If found some web talks of this, but these were so foggy and topic-jumping that I still cannot come to conclusion. What one of the two is true that Kask (helmet maker) actually wants to say:

  • We have the alternative device or design features (which?) in our helmets that replaces the MIPS functionality.
  • We have the alternative way of evaluation showing that MIPS is not needed (hair and skin provides enough protection).

They talk about the different heads used for the measurement, but this equipment is not part of the helmet itself. Is it the skepticism only or they have done something differently?

Kask says they helmets are not MIPS compliant but "WG11 compliant" instead.

1 Answer 1


MIPS is not a standard, it's a brand that is linked to some technologies/patents for a specific use case (rotational impact) that helmets manufacturers can use (against a fee and an additional certification - probably like GoreTex for clothing).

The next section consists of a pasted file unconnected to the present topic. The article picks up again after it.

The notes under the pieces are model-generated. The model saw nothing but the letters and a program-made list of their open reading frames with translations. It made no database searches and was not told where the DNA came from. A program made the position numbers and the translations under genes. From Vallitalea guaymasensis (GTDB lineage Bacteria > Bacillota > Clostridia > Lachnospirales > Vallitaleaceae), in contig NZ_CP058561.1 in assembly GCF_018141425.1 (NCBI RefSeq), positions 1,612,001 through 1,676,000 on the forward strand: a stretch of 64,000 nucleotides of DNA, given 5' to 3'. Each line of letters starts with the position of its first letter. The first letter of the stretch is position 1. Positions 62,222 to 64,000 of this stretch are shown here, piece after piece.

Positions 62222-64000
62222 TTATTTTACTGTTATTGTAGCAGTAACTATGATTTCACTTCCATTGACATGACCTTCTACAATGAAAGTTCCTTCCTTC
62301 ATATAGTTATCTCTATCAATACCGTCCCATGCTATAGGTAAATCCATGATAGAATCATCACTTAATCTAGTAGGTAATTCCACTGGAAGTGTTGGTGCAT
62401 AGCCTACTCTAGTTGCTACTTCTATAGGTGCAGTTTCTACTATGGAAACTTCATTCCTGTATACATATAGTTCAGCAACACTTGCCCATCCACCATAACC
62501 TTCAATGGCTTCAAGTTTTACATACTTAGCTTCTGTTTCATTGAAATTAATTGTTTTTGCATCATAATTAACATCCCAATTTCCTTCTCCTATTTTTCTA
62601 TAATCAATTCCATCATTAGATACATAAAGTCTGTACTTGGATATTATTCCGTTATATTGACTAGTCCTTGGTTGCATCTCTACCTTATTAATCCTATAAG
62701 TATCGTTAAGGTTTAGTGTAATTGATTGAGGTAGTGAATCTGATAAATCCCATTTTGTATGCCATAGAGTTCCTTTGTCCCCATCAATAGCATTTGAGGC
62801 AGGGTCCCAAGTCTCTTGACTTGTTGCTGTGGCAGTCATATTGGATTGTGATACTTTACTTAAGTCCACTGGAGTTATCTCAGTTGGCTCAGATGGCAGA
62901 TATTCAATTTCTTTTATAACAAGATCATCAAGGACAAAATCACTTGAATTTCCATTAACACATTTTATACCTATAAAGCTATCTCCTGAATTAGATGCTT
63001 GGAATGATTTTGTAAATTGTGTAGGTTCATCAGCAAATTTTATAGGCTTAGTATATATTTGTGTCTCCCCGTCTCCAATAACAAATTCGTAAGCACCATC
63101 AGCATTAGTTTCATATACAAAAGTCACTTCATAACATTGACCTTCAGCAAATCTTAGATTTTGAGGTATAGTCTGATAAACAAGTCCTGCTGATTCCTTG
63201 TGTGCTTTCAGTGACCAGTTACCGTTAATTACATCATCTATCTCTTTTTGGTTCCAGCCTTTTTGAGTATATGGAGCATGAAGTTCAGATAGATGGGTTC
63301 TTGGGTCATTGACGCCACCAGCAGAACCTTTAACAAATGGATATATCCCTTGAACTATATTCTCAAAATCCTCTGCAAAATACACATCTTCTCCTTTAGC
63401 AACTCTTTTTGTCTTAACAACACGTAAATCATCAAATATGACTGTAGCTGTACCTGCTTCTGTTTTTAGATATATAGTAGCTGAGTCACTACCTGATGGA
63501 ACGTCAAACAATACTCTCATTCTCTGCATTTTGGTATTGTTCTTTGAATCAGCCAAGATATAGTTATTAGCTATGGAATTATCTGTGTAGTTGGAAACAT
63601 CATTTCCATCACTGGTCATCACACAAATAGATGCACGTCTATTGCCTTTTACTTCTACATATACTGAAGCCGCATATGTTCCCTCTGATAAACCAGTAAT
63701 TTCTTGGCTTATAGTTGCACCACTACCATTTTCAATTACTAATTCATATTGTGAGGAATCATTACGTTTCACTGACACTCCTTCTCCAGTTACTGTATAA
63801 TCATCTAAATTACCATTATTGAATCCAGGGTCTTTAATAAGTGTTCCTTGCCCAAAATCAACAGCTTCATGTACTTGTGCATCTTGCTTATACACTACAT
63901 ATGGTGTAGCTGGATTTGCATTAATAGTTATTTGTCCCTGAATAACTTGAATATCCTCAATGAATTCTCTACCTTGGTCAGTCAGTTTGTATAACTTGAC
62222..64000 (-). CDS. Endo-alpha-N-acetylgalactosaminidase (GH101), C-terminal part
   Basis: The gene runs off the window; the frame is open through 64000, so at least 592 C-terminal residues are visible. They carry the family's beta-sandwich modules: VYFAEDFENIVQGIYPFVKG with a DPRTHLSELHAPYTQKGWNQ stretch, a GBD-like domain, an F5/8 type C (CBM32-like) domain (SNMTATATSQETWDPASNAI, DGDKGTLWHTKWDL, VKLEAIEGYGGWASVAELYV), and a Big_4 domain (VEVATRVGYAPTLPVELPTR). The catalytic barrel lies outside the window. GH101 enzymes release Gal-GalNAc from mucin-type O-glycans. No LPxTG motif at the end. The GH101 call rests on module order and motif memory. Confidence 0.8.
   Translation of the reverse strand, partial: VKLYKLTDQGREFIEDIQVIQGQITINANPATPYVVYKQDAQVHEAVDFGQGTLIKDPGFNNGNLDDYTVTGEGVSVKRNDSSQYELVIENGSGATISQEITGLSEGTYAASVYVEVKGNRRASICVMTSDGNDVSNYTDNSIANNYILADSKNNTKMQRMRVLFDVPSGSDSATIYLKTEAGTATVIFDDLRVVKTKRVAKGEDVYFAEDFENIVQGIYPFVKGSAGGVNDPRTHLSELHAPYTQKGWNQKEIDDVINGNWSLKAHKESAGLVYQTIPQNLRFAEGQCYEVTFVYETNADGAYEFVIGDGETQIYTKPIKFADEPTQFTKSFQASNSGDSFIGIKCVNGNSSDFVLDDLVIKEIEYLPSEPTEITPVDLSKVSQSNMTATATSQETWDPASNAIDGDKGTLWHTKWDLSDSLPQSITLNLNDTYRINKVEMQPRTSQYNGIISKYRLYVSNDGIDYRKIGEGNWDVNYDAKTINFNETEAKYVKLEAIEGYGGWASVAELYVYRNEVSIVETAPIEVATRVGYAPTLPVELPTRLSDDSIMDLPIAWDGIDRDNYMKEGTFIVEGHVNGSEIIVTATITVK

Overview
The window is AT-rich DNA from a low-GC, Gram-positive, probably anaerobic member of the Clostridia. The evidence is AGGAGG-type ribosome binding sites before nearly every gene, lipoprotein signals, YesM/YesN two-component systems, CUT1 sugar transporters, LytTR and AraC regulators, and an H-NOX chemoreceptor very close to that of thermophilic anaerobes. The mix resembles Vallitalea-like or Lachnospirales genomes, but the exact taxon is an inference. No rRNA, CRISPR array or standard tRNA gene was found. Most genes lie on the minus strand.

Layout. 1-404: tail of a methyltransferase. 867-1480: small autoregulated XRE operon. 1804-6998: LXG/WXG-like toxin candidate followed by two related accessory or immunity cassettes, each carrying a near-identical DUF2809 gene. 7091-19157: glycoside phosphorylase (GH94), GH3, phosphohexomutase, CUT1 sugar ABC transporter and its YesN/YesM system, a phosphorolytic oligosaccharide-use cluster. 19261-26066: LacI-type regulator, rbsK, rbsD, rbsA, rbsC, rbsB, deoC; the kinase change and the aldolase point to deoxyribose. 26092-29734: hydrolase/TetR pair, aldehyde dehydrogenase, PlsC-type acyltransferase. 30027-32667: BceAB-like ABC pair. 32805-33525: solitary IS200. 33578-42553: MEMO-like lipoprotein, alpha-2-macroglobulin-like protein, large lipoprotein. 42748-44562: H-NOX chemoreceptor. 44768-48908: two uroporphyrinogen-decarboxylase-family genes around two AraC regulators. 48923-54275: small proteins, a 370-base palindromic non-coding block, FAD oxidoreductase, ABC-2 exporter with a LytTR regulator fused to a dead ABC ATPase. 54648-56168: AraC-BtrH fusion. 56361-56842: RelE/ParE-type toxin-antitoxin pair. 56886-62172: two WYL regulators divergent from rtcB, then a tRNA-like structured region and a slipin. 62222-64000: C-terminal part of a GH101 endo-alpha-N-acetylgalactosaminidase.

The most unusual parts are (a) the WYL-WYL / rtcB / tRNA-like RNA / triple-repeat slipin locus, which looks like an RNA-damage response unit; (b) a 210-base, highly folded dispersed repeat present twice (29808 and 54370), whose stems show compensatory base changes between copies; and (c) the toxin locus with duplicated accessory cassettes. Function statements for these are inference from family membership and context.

If a manufacturer finds a way to cover this use case without infringing MIPS IP, they can sell the products, but obviously, they can't call it MIPS (and won't benefit from the brand recognition, that seems to be important to justify a premium).

Kask is not the only one to have their "brand" for this use case. I'm aware that Trek/Bontrager has WaveCel (they also sell MIPS helmets at higher price points, but as consumer, hard to say if this higher price is based on technical merit or the MIPS brand recognition), and probably other bike/helmet have their own technology as well.


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